dread


Also found in: Dictionary, Thesaurus, Legal, Acronyms, Idioms, Wikipedia.

dread

Slang a Rastafarian
References in classic literature ?
Rocinante took fright at the noise of the water and of the blows, but quieting him Don Quixote advanced step by step towards the houses, commending himself with all his heart to his lady, imploring her support in that dread pass and enterprise, and on the way commending himself to God, too, not to forget him.
Uplifting an axe, and forgetting, in my wrath, the childish dread which had hitherto stayed my hand, I aimed a blow at the animal which, of course, would have proved instantly fatal had it descended as I wished.
Seven years of wretchedness glide glibly over the lips of the man who has never counted them out in moments of chill disappointment, of head and heart throbbings, of dread and vain wrestling, of remorse and despair.
But I shrank especially from the sight of this new maid, because her advent had been announced to me at a moment to which I could not cease to attach some fatality: I had a vague dread that I should find her mixed up with the dreary drama of my life--that some new sickening vision would reveal her to me as an evil genius.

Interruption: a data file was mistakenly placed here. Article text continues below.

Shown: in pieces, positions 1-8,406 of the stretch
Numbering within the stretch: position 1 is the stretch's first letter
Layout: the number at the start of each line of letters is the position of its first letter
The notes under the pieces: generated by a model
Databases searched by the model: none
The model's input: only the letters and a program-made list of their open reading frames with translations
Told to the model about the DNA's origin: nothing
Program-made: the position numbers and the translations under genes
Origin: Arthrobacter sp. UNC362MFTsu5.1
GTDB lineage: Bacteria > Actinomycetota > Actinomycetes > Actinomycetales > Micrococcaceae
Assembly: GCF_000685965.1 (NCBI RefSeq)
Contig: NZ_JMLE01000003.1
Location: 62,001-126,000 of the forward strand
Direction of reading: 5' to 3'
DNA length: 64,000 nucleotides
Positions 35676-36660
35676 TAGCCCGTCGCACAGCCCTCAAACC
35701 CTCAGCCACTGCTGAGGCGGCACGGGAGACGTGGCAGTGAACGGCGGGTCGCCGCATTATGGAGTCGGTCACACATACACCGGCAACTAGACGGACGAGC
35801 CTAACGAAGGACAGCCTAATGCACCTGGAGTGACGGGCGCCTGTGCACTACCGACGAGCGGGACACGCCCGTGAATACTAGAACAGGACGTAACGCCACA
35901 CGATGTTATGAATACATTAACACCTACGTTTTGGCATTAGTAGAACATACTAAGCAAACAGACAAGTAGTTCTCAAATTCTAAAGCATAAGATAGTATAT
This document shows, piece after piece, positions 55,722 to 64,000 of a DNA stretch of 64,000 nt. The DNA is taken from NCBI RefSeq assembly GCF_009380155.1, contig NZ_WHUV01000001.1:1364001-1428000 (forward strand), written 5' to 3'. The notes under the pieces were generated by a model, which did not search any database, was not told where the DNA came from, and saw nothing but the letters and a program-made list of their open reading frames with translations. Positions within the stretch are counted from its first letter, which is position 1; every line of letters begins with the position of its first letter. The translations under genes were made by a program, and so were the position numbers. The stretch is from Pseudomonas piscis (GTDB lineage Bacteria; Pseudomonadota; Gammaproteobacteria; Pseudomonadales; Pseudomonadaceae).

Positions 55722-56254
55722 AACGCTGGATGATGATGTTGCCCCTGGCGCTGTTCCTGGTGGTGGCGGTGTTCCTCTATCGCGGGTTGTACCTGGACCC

Twice or thrice before she had suddenly packed Ethan's valise and started off to Bettsbridge, or even Springfield, to seek the advice of some new doctor, and her husband had grown to dread these expeditions because of their cost.
Then he seated himself by the pillow without dread of that dead man, who had been so kind and affectionate to him for five and thirty years.
And will not this dread of censure increase in proportion to the matter which a man is conscious of having afforded for it?
That he understood, but one thing he could not understand--why there should be a look of dread and shame in her face?
Among all the dangerous characters who, in such a state of society, prowled and skulked in the metropolis at night, there was one man from whom many as uncouth and fierce as he, shrunk with an involuntary dread.
A low murmur, having its origin perhaps in a dread of the man and the mystery that surrounded him, or perhaps in a sincere opinion on the part of some of those present, that it would be an inconvenient precedent to meddle too curiously with a gentleman's private affairs if he saw reason to conceal them, warned the fellow who had occasioned this discussion that he had best pursue it no further.
But surmounting everything was the horror at her own possible failure, the dread lest her conscience should be benumbed again, and not rise to energy till it was too late.
He had a hovering dread of some resistance in Maggie's nature that he would be unable to overcome.